Choosing to participate in a study is an important personal decision. Talk with your doctor and family members or friends about deciding to join a study. To learn more about this study, you or your doctor may contact the study research staff using the contacts provided below. For general information, Learn About Clinical Studies.


Ages Eligible for Study:   21 Years to 59 Years   (Adult)
Sexes Eligible for Study:   All
Accepts Healthy Volunteers:   No
Criteria

Inclusion Criteria:

  • primary insomnia for 6 months
  • average total wake time >60 minutes and sleep efficiency <80%
  • at least 1 daytime complaint due to insomnia
  • adequate opportunity and circumstance for sleep

Exclusion Criteria:

  • current psychiatric condition
  • medical condition that interferes with sleep
  • pregnancy
  • rotating shift work, night work or transcontinental travel during study
  • anticipated major life stressor over the course of the study
  • use of hypnotic or psychoactive medications
  • no idiopathic or sleep state misperception insomnia
  Contacts and Locations
Information from the National Library of Medicine

To learn more about this study, you or your doctor may contact the study research staff using the contact information provided by the sponsor.

Please refer to this study by its ClinicalTrials.gov identifier (NCT number): NCT00303342


Locations
United States, Massachusetts
Sleep Disorders Program, Brigham and Women's Hospital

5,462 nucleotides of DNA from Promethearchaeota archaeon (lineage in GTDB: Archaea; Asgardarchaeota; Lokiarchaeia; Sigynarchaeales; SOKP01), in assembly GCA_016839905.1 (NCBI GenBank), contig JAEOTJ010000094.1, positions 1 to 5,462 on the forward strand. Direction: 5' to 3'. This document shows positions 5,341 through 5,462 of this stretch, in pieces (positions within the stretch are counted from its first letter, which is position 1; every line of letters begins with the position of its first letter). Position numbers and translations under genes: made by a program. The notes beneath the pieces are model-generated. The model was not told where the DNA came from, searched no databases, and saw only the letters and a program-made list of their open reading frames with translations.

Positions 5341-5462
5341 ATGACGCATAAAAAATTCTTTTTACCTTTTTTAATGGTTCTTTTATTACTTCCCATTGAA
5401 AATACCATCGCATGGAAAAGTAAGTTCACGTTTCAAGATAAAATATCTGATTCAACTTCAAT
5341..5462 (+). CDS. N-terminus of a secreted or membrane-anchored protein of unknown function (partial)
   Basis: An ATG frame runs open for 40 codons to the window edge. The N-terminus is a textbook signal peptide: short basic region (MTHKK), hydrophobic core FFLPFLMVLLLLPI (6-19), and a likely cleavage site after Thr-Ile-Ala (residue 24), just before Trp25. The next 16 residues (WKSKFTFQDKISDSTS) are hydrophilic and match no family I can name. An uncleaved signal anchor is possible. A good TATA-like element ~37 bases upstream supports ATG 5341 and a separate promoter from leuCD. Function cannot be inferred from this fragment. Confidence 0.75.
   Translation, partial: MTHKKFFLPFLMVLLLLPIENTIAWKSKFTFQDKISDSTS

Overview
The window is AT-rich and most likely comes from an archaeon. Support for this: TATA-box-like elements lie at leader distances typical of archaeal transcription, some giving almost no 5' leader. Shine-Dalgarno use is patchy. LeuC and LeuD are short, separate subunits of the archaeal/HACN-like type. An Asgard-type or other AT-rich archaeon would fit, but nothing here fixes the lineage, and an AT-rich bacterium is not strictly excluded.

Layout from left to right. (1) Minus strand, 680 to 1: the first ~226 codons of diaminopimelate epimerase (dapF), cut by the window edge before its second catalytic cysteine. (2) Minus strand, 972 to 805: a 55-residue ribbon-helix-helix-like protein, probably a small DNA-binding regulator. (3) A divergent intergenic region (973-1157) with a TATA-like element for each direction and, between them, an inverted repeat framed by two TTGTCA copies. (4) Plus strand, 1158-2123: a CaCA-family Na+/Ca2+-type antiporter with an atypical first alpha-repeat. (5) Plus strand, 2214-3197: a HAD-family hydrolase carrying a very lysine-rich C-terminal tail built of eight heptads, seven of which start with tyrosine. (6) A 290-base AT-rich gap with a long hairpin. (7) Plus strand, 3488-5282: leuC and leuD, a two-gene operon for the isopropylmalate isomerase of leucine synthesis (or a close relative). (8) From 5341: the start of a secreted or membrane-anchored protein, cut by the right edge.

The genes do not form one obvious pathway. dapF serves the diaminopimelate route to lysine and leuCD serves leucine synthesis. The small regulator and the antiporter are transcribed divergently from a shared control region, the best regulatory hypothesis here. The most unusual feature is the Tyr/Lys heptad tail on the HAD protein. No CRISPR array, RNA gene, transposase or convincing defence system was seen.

Boston, Massachusetts, United States, 02115
Sponsors and Collaborators
Brigham and Women's Hospital
National Center for Complementary and Integrative Health (NCCIH)
Investigators
Principal Investigator: Sat Bir S Khalsa, Ph.D. Brigham and Women's Hospital, Harvard Medical School
  More Information

Responsible Party: Sat Bir S. Khalsa, Brigham and Women's Hospital
ClinicalTrials.gov Identifier: NCT00303342     History of Changes
Other Study ID Numbers: R01AT002490 ( U.S. NIH Grant/Contract )
First Submitted: March 14, 2006
First Posted: March 16, 2006
Last Update Posted: January 14, 2010
Last Verified: January 2010

Keywords provided by Brigham and Women's Hospital:
sleep
arousal
stress
cortisol
catecholamines

Additional relevant MeSH terms:
Sleep Initiation and Maintenance Disorders
Sleep Disorders, Intrinsic
Dyssomnias
Sleep Wake Disorders
Nervous System Diseases
Mental Disorders